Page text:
The Wacom One 13 Touch tablet made for people who’ve decided it is time to upgrade their photo and design skills from just a regular pen tablet or iPad. Given its durable build and user-friendly interface, the budget-friendly tablet is rightfully targeted at new and emerging artists who are frequently on the move and looking to up their retouching game.
After spending a few weeks with the Wacom One 13 Touch, my initial hesitation about the device fizzled out and was instead replaced with excitement, as despite it being aimed at beginners, the tablet has a lot of appeal for working pros as well. It is an attractive tablet for people like me who are often traveling and would prefer something a little more powerful than just a regular pen tablet.
The Wacom One 13 Touch is travel-friendly because it has a small footprint and doesn’t require an external power source or additional connections like HDMI or Display Port to operate like many other display tablets. This one runs off of a single USB-C connection making it easy to pack alongside your laptop for precision editing while on the road.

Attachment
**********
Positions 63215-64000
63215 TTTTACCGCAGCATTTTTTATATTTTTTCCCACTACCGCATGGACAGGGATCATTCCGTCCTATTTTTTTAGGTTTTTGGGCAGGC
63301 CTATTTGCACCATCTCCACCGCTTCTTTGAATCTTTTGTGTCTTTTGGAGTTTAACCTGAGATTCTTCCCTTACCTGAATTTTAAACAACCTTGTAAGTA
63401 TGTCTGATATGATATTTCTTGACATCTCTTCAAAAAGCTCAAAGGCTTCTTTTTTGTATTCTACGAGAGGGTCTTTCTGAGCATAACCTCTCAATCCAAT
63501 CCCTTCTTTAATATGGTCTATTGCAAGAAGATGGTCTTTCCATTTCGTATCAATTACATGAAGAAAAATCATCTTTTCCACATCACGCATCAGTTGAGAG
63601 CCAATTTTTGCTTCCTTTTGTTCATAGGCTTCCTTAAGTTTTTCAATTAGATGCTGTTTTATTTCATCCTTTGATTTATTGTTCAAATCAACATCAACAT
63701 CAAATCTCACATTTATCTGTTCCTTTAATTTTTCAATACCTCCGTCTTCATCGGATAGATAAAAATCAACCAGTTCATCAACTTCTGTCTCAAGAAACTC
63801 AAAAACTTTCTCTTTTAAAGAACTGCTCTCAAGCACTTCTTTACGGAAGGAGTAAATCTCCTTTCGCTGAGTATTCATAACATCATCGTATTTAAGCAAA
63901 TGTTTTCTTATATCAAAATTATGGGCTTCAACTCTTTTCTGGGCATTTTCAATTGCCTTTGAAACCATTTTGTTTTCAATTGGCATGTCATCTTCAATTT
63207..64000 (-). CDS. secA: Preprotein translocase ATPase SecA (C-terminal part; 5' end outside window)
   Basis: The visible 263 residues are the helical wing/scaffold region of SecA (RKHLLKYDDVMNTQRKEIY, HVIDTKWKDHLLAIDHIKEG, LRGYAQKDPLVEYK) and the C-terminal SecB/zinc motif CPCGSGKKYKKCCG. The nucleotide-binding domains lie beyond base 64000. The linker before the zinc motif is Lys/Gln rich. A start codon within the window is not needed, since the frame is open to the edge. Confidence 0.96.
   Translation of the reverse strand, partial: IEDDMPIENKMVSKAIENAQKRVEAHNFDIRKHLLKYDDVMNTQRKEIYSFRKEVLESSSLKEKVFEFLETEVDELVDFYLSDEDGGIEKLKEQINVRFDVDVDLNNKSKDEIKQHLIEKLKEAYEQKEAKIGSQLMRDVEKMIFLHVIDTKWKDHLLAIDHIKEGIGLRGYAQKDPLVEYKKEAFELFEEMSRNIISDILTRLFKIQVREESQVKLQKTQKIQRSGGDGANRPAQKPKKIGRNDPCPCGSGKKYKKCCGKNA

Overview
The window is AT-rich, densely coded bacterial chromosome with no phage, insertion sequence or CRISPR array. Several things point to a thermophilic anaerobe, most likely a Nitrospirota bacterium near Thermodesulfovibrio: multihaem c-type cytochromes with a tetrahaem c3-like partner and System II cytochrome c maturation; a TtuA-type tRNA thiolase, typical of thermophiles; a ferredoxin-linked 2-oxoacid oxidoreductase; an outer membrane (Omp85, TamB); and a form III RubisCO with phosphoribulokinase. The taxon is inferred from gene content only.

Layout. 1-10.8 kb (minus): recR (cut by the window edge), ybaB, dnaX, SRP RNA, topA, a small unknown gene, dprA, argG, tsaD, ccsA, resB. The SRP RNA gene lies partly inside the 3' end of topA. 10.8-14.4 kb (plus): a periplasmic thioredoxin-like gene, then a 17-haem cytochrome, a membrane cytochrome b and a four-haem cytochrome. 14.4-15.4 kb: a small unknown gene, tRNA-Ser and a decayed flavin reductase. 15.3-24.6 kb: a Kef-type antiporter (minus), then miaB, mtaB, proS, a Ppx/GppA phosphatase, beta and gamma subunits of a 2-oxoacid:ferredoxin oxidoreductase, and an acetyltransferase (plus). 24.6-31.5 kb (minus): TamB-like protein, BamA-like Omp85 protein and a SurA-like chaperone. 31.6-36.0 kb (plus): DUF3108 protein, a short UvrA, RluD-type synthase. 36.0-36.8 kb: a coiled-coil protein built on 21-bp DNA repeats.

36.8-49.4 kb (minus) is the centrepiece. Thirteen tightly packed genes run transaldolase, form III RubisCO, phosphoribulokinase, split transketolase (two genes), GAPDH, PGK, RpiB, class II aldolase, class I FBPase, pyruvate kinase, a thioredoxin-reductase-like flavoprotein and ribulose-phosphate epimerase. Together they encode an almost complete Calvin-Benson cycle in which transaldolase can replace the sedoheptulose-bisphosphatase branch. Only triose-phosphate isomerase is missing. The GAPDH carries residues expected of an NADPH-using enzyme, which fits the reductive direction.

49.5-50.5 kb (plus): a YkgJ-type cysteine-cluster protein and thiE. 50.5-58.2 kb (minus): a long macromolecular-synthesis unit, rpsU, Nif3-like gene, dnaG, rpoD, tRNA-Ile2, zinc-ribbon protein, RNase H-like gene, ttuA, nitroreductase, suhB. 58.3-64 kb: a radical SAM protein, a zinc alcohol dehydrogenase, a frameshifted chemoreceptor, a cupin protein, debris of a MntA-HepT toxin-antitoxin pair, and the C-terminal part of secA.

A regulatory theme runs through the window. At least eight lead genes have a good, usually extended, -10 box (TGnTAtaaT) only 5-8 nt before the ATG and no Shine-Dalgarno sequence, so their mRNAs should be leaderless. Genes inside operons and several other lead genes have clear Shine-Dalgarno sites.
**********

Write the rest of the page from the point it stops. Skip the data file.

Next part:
Design and Build Quality
The Wacom One 13 Touch is the larger of the four new tablets recently announced, measuring 13.2 by 8.7 by 0.4 inches (335 x 221 x 10 millimeters) including its sizable bezel. Even though the tablet is large relative to its siblings, it is still lightweight, weighing just 1.9 pounds (862 grams). It is also thin enough that it easily fits in most bags alongside a laptop.
The backside and outer edges of the tablet are covered with a rough textured plastic that provides a better grip than an otherwise smooth tablet offers. Along the top edge of the chassis is a small hoop designed to store the included (customizable) stylus. Along the left side are two USB-C connections, and the right side includes three buttons for controlling the Touch options, power, and device settings.
The back side of the tablet includes small rubber feet to prevent the tablet from sliding around when it is lying flat on a desk. Sadly, the tablet does not come with a protective case for travel, nor does it include a stand to enable easy use in any position besides flat without hand-holding it. Fortunately, there are a wide variety of options available from third-party retailers as well as some pretty affordable options directly from the Wacom Accessories Web Store.
Despite having a “bezel for days” as some of my colleagues have said, the Wacom One 13 Touch display offers users a maximum resolution of 1920×1080 pixels over an 8.5 by 5.3 inch (216 x 135mm) working area. While this may seem disappointing, it actually works in its favor since it is so lightweight you can handhold the tablet much like you can an iPad or even an old-fashioned notebook, allowing you to sketch away with your free hand.